This summer, ManMade is organizing a Alaskan adventure for our community, where we'll gather for DIY workshops and day trips to some of the most beautiful places in North America. In homage of the trip, each of our team members will be reflecting on their own impressions of Alaska.
The sauna, correctly pronounced “sow – nah,” is a Finnish word that means “bath” or “bathhouse.” They are believed to have been around for over 2000 years. (!) The process is quite simple, you build a fire to heat the Sauna room to 165-190° F and then sit in the room for approximately 20 minutes. Then you cool down by taking a cold plunge in a lake. Then repeat, at least two-four times. Of course, that is over simplifying the process, but there are hundreds of articles and videos out there how to properly prepare and enjoy the Sauna. So this article is geared more towards the Alaskan experience of the Sauna.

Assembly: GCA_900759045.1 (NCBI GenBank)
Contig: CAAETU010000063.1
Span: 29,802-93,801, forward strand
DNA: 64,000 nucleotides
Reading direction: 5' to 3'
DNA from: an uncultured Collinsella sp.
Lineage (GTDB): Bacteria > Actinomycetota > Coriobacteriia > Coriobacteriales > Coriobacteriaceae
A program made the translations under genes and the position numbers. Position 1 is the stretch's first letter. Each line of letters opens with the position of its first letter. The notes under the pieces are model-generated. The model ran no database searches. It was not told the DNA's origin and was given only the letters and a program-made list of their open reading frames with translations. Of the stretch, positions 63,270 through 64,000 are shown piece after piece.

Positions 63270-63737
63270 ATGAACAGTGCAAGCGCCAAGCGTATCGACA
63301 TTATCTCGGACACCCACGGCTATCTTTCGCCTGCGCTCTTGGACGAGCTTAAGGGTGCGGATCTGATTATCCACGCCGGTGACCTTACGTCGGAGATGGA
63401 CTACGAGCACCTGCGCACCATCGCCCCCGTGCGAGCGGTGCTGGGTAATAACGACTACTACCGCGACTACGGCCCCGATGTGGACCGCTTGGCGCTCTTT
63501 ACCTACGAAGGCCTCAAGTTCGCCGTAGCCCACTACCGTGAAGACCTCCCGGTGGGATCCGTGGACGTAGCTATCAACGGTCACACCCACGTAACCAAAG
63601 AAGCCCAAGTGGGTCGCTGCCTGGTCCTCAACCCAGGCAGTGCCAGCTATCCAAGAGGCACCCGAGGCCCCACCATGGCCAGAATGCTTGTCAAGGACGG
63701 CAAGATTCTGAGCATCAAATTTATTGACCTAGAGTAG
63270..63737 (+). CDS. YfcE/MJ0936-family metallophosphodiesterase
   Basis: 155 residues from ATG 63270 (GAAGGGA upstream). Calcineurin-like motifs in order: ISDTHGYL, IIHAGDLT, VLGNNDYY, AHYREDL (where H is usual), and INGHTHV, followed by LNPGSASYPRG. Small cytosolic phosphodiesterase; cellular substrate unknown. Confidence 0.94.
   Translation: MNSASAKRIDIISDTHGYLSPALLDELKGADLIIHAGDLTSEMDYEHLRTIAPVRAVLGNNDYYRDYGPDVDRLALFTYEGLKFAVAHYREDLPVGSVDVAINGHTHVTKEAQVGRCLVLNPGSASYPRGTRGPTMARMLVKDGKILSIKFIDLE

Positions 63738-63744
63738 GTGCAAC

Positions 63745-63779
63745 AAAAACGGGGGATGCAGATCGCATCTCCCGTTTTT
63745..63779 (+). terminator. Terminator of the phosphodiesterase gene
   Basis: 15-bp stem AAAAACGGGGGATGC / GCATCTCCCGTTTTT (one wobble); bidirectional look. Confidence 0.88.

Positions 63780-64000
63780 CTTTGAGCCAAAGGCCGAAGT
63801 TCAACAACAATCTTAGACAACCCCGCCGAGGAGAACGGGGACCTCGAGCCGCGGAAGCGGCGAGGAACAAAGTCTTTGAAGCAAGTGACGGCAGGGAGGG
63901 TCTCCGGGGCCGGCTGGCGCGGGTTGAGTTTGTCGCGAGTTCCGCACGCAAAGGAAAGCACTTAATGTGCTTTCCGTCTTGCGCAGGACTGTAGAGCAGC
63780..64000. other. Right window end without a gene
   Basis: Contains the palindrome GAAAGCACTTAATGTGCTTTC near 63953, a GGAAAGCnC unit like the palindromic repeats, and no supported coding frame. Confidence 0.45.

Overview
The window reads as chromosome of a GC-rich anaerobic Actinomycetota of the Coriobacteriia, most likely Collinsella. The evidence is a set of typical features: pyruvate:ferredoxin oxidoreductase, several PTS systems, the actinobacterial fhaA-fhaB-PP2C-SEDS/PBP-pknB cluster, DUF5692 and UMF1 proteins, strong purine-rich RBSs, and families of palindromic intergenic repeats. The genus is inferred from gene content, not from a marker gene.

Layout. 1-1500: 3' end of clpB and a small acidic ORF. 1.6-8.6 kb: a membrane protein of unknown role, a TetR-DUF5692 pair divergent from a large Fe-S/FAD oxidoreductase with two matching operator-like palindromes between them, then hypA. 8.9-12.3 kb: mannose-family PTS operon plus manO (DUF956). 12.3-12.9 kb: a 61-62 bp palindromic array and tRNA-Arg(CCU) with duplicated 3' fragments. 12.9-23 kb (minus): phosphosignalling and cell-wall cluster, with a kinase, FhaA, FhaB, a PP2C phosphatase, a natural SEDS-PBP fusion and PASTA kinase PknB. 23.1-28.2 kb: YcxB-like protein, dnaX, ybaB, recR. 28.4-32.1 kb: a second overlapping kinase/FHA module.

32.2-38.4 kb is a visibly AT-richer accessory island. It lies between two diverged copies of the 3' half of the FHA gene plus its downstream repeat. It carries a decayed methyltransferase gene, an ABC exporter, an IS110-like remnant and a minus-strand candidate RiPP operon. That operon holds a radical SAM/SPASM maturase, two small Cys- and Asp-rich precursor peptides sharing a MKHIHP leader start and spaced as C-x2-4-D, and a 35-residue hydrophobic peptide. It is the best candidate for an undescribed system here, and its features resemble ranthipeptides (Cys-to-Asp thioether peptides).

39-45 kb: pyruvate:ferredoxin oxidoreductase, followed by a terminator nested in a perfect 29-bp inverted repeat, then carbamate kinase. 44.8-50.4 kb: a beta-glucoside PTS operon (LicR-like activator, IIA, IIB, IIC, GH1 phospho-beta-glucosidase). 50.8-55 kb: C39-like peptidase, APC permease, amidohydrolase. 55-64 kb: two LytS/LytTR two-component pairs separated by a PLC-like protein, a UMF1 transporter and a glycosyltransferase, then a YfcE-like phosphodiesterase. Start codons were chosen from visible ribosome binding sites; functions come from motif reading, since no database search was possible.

Owning your own home has long been considered a big part of the “American Dream”, and there’s a reason for that…it’s a big deal to buy your first (or second) house. It usually requires months of planning and years of saving money for what is likely the biggest purchase of your life. In 2014, my wife and I started the process of buying our first house and quickly realized it’s not as easy as looking at houses online, finding a house you love, and getting your offer accepted.
Whether you’re buying your first house or your fourth house; a fixer upper or your dream home; a rental property or weekend getaway house, the steps are almost
When was the last time that you wrote a meaningful handwritten letter to your spouse, parents, siblings or friends? Do you remember the last time you received a handwritten letter from someone significant in your life? The odds are, you’re much more likely to remember the answer to the latter of those two questions because it felt like a special occasion. Ever since the mid-1990s when “you’ve got mail” became a familiar tagline, handwritten letters have fallen by the waste side - being replaced with emails, texts, and tweets. For so many reasons, putting down the phone and picking up the pen can be substantially more impactful.